Cayuga 1st Ebenezer Curtis Whig
2nd John I. Brinckerhoff Whig
3rd Hector C. Tuthill Whig
Chautauqua 1st John H. Pray Whig
2nd David H. Treadway Whig
Chemung George W. Buck Whig
Chenango 1st Levi H. Case Democrat
2nd Ezra P. Church Whig
Clinton Rufus Heaton* Democrat
Columbia 1st Jonas H. Miller Whig
2nd Charles B. Osborn Whig
Cortland James Comstock Whig
Delaware 1st Platt Townsend
2nd John Calhoun Whig
Dutchess 1st Edgar Vincent Whig
2nd David Collins Jr. Whig
3rd James Hammond Whig
Erie 1st Elbridge G. Spaulding Whig on November 7, 1848, elected to the 31st U.S. Congress
2nd Harry Slade Whig
3rd Ira E. Irish Whig
4th Charles C. Severance Whig
Essex William H. Butrick* Whig
Franklin Elos L. Winslow Democrat
Fulton and Hamilton Isaac Benedict Democrat
Genesee 1st Tracy Pardee Whig
2nd Alonzo S. Upham* Whig
Greene 1st Alexander H. Palmer Whig
2nd Frederick A. Fenn Democrat
Herkimer 1st James Feeter Whig
2nd Lawrence L. Merry Whig
Jefferson 1st Benjamin Maxson Democrat
2nd Harvey D. Parker Democrat
3rd Fleury Keith Democrat
Kings 1st Ebenezer W. Peck* Whig
2nd Edwards W. Fiske Whig
3rd John A. Cross Whig
Lewis David D. Reamer Whig
Livingston 1st Gurdon Nowlen Whig Nowlan
2nd Nathaniel Coe Whig
Madison 1st John T. G. Bailey Whig
2nd George Grant Democrat
Monroe 1st Ezra Sheldon Whig
2nd Abraham M. Schermerhorn Whig on November 7, 1848, elected to the 31st U.S. Congress
3rd Isaac Chase Jr. Whig
Montgomery 1st Asa Bowman Whig
2nd William A. Haslet Democrat
New York 1st J. Phillips Phoenix Whig on November 7, 1848, elected to the 31st U.S. Congress
2nd James Bowen Whig
3rd John H. Bowie* Democrat
4th John F. Rodman Whig
5th Peter H. Titus Whig
6th Samuel G. Raymond Whig
7th William B. Meech Whig
8th Thomas Charlock Democrat
9th Dennis Garrison* Democrat
10th Martin H. Truesdell Whig
11th Alexander Stewart* Democrat
12th Michael Walsh* Democrat
13th Erastus C. Benedict Whig
14th Robert G. Campbell Whig
15th Merwin R. Brewer Whig
16th James Brooks Whig on November 7, 1848, elected to the 31st U.S. Congress
Niagara 1st Elias Ransom Whig
2nd Solomon Moss Democrat contested by Morgan Johnson (W) who was seated on April 1[3]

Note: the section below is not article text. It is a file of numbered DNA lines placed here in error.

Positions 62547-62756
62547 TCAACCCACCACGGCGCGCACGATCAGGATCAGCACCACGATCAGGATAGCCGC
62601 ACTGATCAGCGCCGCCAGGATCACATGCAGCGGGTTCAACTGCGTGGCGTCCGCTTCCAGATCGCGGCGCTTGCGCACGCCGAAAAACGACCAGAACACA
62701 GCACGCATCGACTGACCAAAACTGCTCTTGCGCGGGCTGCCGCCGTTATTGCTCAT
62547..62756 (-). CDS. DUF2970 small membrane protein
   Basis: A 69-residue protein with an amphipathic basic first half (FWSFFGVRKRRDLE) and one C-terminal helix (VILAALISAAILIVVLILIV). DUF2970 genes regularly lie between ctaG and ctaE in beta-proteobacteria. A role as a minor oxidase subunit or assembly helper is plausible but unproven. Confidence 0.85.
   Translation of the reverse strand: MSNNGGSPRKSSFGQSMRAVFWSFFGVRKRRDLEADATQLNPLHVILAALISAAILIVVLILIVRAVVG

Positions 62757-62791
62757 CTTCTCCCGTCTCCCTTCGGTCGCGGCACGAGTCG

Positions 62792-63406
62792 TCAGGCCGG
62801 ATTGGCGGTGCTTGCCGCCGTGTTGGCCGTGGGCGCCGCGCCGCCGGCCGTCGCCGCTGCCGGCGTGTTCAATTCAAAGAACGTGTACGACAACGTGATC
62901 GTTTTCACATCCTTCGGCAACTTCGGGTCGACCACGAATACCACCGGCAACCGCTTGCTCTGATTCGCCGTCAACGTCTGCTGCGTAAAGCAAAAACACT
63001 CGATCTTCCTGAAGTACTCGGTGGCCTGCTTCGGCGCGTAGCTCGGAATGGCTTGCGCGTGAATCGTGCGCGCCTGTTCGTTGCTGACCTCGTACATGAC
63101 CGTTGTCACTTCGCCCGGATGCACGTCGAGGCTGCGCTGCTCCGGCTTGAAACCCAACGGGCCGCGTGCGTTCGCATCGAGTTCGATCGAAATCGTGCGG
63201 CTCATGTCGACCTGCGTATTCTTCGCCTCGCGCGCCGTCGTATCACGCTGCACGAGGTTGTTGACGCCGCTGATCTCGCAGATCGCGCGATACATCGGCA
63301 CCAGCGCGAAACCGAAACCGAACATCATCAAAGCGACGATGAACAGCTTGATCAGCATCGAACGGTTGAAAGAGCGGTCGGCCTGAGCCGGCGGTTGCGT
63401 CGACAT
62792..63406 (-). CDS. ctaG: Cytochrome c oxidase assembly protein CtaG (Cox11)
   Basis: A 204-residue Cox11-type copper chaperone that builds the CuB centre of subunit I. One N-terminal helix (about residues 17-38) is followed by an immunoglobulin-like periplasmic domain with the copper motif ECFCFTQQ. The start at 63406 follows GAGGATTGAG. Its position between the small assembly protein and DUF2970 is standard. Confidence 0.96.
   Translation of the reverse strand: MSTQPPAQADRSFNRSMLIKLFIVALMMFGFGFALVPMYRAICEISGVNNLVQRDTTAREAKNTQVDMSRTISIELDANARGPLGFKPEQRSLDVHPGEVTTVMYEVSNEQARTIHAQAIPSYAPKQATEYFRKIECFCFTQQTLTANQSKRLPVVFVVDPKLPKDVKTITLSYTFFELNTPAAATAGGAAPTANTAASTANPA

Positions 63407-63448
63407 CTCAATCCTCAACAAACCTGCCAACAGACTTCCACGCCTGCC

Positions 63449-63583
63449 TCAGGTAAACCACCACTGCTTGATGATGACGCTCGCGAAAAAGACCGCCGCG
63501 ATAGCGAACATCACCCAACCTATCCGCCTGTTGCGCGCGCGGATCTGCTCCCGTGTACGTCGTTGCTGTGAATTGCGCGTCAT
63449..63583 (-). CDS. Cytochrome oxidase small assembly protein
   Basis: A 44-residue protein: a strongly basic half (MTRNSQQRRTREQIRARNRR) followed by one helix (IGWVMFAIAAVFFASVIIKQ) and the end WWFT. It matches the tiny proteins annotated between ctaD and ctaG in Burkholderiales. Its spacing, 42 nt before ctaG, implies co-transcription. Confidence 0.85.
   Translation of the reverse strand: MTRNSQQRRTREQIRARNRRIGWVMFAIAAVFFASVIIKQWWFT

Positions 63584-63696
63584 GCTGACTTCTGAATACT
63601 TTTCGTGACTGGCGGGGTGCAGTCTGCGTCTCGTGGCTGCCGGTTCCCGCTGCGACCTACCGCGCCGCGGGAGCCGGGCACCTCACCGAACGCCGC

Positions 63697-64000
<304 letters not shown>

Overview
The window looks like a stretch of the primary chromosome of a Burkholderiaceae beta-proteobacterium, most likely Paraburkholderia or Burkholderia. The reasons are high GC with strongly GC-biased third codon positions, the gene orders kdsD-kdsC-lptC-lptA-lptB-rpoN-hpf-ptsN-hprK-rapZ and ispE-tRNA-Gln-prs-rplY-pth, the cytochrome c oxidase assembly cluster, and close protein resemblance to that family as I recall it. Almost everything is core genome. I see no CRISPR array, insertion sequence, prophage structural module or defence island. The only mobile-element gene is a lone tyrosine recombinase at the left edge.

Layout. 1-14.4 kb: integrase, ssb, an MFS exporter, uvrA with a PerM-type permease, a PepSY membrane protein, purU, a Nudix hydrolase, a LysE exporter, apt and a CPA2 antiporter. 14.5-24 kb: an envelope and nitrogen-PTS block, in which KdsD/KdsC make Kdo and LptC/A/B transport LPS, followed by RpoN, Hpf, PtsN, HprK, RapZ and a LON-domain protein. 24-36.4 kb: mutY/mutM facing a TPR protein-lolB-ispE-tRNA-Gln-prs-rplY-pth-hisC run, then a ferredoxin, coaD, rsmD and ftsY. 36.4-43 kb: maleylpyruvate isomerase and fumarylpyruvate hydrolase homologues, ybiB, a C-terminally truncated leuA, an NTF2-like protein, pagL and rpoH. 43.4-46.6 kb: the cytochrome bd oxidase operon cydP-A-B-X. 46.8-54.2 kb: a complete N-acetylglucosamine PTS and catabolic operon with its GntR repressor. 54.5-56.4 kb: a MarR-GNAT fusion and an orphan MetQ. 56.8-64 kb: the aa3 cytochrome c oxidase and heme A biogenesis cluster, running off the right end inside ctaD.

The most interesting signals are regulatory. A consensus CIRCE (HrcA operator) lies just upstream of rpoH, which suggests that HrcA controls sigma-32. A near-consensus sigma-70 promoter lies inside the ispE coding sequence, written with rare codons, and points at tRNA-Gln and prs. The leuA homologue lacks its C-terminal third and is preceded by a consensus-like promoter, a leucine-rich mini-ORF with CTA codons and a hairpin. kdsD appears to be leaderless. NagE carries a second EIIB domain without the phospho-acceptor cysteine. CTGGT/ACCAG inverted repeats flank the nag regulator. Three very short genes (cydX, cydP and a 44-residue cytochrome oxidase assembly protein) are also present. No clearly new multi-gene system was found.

Oneida 1st Luke Smith Whig
2nd Warren Converse Whig
3rd Bloomfield J. Beach Whig
4th Henry Wager Democrat
Onondaga 1st James Little Democrat
2nd Horace Hazen Whig
3rd Thomas Spencer Whig
4th Curtis J. Hurd Whig
Ontario 1st Charles S. Brother Whig
2nd Hiram Ashley Whig
Orange 1st Stephen Rapelje Whig
2nd George Houston Whig
3rd Augustus P. Thompson Whig
Orleans Arba Chubb Whig
Oswego 1st M. Lindley Lee* Whig
2nd Andrew Z. McCarty Whig
Otsego 1st Benjamin Davis Whig
2nd Olcott C. Chamberlin
3rd Elisha S. Sanders Democrat
Putnam Chauncey R. Weeks Whig
Queens Wessell S. Smith* Whig
Rensselaer 1st Amos K. Hadley* Whig elected Speaker
2nd George T. Denison Whig
3rd George W. Glass Whig
Richmond Ephraim J. Totten Whig
Rockland Lawrence J. Sneden Whig
St. Lawrence 1st Charles G. Myers Democrat also D.A. of St. Lawrence County
2nd John S. Chipman Whig
3rd Benjamin Holmes Whig
Saratoga 1st Cady Hollister Democrat
2nd George Payn Whig
Schenectady Abraham W. Toll Democrat
Schoharie 1st Adam Mattice Democrat
2nd James Parsons Democrat
Seneca John Kennedy Democrat
Steuben 1st Abel Kendall Democrat
2nd John G. Mersereau Whig
3rd Alexander H. Stephens
Suffolk 1st Edwin Rose Whig
2nd William Sidney Smith Democrat
Sullivan James F. Bush Whig
Tioga Erastus Goodrich Democrat
Tompkins 1st John Jessup Whig
2nd Alpheus West Whig
Ulster 1st George A. Gay Whig
2nd Job G. Elmore Whig
Warren Albert Cheney Whig
Washington 1st Benjamin Crocker Whig
2nd Elisha A. Martin Whig
Wayne 1st Eliada Pettit Whig
2nd John Lapham Whig
Westchester 1st Richard M. Underhill Whig
2nd Jared V. Peck Democrat
Wyoming Paul Richards Whig
Yates Hatley N. Dox Whig

Employees[edit]

  • Clerk: Philander B. Prindle
  • Deputy Clerks: Edgar A. Barber, William E. Mills, Friend W. Humphrey
  • Sergeant-at-Arms: Samuel H. Marks
  • Assistant Sergeant-at-Arms: William Van Olinda
  • Doorkeeper: John Davies
  • First Assistant Doorkeeper: Samuel Merclean
  • Second Assistant Doorkeeper: Erasmus D. S. Strong
  • Doorkeeper for the Gentlemen's Gallery: Isaac Betticker
  • Dorrkeeper for the Ladies' Gallery: Alexander Hamilton Stoutenburgh
  • Porter: George Fonda
  • Librarians: Ira Dubois, John T. Diossey
  • Messengers: William Freeman, George W. Weed, Peter Craff, Edward Martin, James Whelpley, Seymour Daley, Harris Fellows, Peter Drum, Andrew Ryan, Penfield Strong, Webster Gardiner, Eugene Rearden, A. W. Baker

Notes[edit]

  1. ^ see Journal of the Senate (71st Session) (1848; pg. 6)
  2. ^ see Journal of the Assembly (71st Session) (1848; pg. 8f);
    see also incomplete result in New York Daily Tribune (issue of November 6, 1847)
  3. ^ see A Compilation of Cases of Contested Elections to Seats in the Assembly of the State of New York (1871; pg. 206–228)

Sources[edit]